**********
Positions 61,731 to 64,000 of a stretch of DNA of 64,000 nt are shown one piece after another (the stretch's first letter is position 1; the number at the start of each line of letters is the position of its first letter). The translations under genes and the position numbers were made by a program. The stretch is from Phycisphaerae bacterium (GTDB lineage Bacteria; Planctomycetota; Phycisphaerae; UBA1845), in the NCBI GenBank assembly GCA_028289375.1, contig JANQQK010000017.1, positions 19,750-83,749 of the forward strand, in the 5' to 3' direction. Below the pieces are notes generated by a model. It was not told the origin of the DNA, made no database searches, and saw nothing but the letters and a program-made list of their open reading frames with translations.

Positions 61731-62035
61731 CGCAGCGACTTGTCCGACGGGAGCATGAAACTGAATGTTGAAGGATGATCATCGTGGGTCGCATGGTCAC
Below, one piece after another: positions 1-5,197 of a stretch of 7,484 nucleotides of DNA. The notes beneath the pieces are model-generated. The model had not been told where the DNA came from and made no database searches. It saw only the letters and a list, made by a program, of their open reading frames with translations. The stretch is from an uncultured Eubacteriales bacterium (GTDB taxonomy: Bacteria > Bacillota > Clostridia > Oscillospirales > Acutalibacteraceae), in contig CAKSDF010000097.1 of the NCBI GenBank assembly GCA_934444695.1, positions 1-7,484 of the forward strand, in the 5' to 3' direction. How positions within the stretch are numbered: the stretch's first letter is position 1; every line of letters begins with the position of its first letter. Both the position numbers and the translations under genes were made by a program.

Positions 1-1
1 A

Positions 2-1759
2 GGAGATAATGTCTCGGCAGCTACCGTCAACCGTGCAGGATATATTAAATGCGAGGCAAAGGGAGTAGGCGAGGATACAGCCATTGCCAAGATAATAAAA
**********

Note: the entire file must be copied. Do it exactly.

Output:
Positions 61,731 to 64,000 of a stretch of DNA of 64,000 nt are shown one piece after another (the stretch's first letter is position 1; the number at the start of each line of letters is the position of its first letter). The translations under genes and the position numbers were made by a program. The stretch is from Phycisphaerae bacterium (GTDB lineage Bacteria; Planctomycetota; Phycisphaerae; UBA1845), in the NCBI GenBank assembly GCA_028289375.1, contig JANQQK010000017.1, positions 19,750-83,749 of the forward strand, in the 5' to 3' direction. Below the pieces are notes generated by a model. It was not told the origin of the DNA, made no database searches, and saw nothing but the letters and a program-made list of their open reading frames with translations.

Positions 61731-62035
61731 CGCAGCGACTTGTCCGACGGGAGCATGAAACTGAATGTTGAAGGATGATCATCGTGGGTCGCATGGTCAC
Below, one piece after another: positions 1-5,197 of a stretch of 7,484 nucleotides of DNA. The notes beneath the pieces are model-generated. The model had not been told where the DNA came from and made no database searches. It saw only the letters and a list, made by a program, of their open reading frames with translations. The stretch is from an uncultured Eubacteriales bacterium (GTDB taxonomy: Bacteria > Bacillota > Clostridia > Oscillospirales > Acutalibacteraceae), in contig CAKSDF010000097.1 of the NCBI GenBank assembly GCA_934444695.1, positions 1-7,484 of the forward strand, in the 5' to 3' direction. How positions within the stretch are numbered: the stretch's first letter is position 1; every line of letters begins with the position of its first letter. Both the position numbers and the translations under genes were made by a program.

Positions 1-1
1 A

Positions 2-1759
2 GGAGATAATGTCTCGGCAGCTACCGTCAACCGTGCAGGATATATTAAATGCGAGGCAAAGGGAGTAGGCGAGGATACAGCCATTGCCAAGATAATAAAA